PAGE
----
Kazakhstan continues to frustrate payment of a Swedish arbitration award for more than US$540 million over illegal nationalisation, with American and international investors growing wary of Kazakh investment climate
Argentem Creek Partners , Dec 18, 2020, 12:09 ET
The Supreme Court ruled that the appellate court’s assessment of immunity was based on an incorrect standard. The Supreme Court has therefore set aside the lower court’s judgment and referred the case back to the Hague Court of Appeal for further consideration.
In July 2010, the Government of Kazakhstan nationalised assets associated with Tristan Oil, a company which had been set up primarily to fund oil and gas projects in Kazakhstan. In December 2013, an arbitration tribunal in Sweden found that the nationalisation took place in violation of international law and that the investors had suffered significant monetary losses following “a string of measures of coordinated harassment by various institutions of Kazakhstan.” 
The arbitration tribunal awarded approximately US$500 million to the owners of Tristan Oil under the auspices of the Energy Charter Treaty (ECT), which is designed to protect foreign investors in energy sectors of signatory countries including Kazakhstan. To date, no payments have been made to discharge the award and more than US$540 million is now due. In 2017, the Supreme Court of Sweden upheld the award, making it final and non-appealable. The award has also been recognised in number of jurisdictions, including the U.S., Luxembourg, Belgium, Sweden, Italy, France, and the Netherlands. Under a sharing arrangement with the owners of Tristan Oil, US and international bondholders are due to receive approximately 70% of the award.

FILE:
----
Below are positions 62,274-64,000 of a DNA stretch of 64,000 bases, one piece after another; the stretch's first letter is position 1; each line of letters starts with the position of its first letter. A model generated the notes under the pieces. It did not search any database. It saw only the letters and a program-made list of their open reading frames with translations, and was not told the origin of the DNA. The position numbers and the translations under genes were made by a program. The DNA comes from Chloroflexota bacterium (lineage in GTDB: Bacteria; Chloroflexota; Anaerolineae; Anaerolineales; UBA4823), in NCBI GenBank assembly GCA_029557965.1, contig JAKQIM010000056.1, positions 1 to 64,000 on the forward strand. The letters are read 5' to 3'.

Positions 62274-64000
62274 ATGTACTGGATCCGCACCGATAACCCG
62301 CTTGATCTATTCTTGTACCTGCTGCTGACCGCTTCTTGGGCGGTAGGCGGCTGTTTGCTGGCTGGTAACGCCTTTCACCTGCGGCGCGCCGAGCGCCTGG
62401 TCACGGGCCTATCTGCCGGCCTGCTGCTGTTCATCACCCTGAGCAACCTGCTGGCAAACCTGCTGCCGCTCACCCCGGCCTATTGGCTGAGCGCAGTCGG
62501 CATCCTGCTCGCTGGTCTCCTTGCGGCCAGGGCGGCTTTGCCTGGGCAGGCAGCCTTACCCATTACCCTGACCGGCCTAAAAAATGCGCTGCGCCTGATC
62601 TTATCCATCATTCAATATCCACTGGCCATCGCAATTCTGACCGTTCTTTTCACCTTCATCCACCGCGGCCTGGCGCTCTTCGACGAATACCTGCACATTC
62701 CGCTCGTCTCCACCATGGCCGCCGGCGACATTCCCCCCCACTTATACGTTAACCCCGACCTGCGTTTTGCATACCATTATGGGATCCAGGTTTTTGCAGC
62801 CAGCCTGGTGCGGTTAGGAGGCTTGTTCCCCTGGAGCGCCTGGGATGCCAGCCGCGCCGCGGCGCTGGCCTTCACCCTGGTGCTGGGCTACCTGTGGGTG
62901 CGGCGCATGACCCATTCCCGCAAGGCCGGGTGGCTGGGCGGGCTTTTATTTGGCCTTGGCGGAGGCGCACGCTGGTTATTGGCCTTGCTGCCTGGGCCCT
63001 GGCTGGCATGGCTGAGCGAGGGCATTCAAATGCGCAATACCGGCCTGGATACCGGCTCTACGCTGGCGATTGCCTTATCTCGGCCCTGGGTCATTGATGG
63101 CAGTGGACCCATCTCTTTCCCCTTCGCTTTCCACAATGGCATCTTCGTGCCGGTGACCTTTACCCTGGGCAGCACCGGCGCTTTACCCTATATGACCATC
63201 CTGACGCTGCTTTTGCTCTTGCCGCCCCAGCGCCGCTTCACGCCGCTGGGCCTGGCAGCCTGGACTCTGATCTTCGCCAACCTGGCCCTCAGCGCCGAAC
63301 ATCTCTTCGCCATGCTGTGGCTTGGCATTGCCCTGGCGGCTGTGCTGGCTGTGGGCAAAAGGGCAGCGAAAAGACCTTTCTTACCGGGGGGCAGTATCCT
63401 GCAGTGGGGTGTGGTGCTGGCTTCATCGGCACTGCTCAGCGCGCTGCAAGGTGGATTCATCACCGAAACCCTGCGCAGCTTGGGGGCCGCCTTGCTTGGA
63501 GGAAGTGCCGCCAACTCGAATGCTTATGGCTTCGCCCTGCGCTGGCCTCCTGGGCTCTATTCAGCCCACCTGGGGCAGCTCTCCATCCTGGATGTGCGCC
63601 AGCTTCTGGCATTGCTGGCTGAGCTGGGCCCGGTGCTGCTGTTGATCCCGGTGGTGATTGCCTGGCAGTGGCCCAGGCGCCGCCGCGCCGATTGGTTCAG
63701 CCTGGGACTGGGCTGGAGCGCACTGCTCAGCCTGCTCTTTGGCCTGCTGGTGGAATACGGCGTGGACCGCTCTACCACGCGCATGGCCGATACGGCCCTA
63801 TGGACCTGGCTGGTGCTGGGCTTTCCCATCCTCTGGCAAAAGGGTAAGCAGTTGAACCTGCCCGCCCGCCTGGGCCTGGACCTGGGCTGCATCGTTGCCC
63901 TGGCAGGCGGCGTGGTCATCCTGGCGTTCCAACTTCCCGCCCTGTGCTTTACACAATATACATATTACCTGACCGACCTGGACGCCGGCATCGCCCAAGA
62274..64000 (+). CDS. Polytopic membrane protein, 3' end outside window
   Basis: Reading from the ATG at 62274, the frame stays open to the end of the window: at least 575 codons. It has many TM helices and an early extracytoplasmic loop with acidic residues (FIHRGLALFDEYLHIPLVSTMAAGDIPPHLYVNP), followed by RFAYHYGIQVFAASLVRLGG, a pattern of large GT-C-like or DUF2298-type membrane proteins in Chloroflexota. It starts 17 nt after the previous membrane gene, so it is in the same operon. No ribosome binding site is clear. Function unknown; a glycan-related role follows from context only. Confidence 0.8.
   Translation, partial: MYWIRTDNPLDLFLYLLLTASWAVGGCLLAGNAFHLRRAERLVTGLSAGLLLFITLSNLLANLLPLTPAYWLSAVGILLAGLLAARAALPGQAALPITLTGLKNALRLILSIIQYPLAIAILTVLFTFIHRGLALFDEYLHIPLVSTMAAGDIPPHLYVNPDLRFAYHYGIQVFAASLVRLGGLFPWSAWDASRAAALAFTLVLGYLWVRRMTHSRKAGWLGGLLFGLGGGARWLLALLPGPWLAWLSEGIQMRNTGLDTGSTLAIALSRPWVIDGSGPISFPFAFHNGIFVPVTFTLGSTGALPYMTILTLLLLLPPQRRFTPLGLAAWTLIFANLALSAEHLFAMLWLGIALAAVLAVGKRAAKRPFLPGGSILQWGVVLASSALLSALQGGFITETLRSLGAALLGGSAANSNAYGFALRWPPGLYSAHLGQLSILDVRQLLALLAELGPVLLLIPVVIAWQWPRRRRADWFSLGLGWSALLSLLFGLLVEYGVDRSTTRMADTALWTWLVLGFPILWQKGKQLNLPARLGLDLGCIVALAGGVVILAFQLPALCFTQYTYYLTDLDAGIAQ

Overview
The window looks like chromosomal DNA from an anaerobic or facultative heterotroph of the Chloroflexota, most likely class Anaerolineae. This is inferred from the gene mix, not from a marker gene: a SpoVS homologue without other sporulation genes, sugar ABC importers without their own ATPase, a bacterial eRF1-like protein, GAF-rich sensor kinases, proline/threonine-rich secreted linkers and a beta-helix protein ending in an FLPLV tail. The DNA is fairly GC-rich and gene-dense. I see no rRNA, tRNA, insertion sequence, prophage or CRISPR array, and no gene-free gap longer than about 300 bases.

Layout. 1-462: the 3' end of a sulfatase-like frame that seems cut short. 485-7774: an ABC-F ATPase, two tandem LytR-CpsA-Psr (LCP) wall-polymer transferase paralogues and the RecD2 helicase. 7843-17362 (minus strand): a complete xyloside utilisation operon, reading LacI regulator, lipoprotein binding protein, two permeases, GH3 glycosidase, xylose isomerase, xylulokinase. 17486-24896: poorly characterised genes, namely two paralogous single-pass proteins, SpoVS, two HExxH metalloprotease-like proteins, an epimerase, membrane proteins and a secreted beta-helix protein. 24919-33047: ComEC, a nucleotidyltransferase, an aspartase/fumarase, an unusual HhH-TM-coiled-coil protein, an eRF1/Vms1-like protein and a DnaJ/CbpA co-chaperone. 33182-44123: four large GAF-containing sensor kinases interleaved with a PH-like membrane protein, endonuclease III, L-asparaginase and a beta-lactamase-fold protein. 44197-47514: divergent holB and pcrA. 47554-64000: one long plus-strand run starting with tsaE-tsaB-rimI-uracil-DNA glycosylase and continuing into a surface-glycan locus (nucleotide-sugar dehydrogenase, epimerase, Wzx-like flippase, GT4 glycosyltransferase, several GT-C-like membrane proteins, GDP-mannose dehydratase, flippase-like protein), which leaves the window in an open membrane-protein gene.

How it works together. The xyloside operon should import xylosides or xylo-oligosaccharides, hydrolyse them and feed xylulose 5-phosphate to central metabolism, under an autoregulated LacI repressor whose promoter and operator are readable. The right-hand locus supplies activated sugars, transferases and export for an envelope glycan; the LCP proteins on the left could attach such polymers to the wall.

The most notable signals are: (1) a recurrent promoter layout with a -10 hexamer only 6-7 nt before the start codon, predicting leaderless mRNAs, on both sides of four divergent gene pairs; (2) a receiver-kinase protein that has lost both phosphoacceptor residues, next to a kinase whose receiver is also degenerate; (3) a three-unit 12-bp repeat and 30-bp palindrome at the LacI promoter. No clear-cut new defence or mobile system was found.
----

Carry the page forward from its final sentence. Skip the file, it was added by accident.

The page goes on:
Since 2013, Kazakhstan has refused to pay the award in what has become known as the “Tristangate” dispute. This has led to the freezing of sovereign Kazakhstani assets worth a total of US$6.27 billion worldwide including the aforementioned US$5.2 billion Kashagan shares attachment.
A spokesperson for Argentem Creek Partners, the largest bondholder of Tristan Oil, said that: “Today’s decision does not alter the fact that Kazakhstan is obliged to pay the award. The Kashagan attachment also remains in place. The Swedish Supreme Court’s decision upholding the award is final and non-appealable. By continuing to invoke spurious reasons for not paying, the Kazakh authorities are fighting a battle they lost years ago. We expect the Kazakh authorities to pay the award as soon as possible and stop the diversionary litigation that damages the image of Kazakhstan as an investment destination and in the process antagonizes foreign investors. As foreign investors, we call on the leadership of Kazakhstan to intervene and resolve this dispute. We stand ready to work with them to do so.”
Argentem Creek Partners is an independent emerging market credit specialist managing funds for institutional investors. We are headquartered in New York, with offices in Minneapolis and London.
Argentem Creek Partners is a bondholder in Tristan Oil bonds. 70% of the award is due to the bondholders. Because we owe a duty of care to our own Investors, which include large US pension funds, we are and have been defending our investment and asserting our rights as bondholders. We are determined to see that the fully adjudicated award is paid.
Argentem Creek Partners believes that the country offers great investment opportunities, provided that it respects the rule of law. A resolution of the Tristan Oil dispute would send positive message to all international investors and would create favourable conditions for enhanced economic prosperity for Kazakhstan.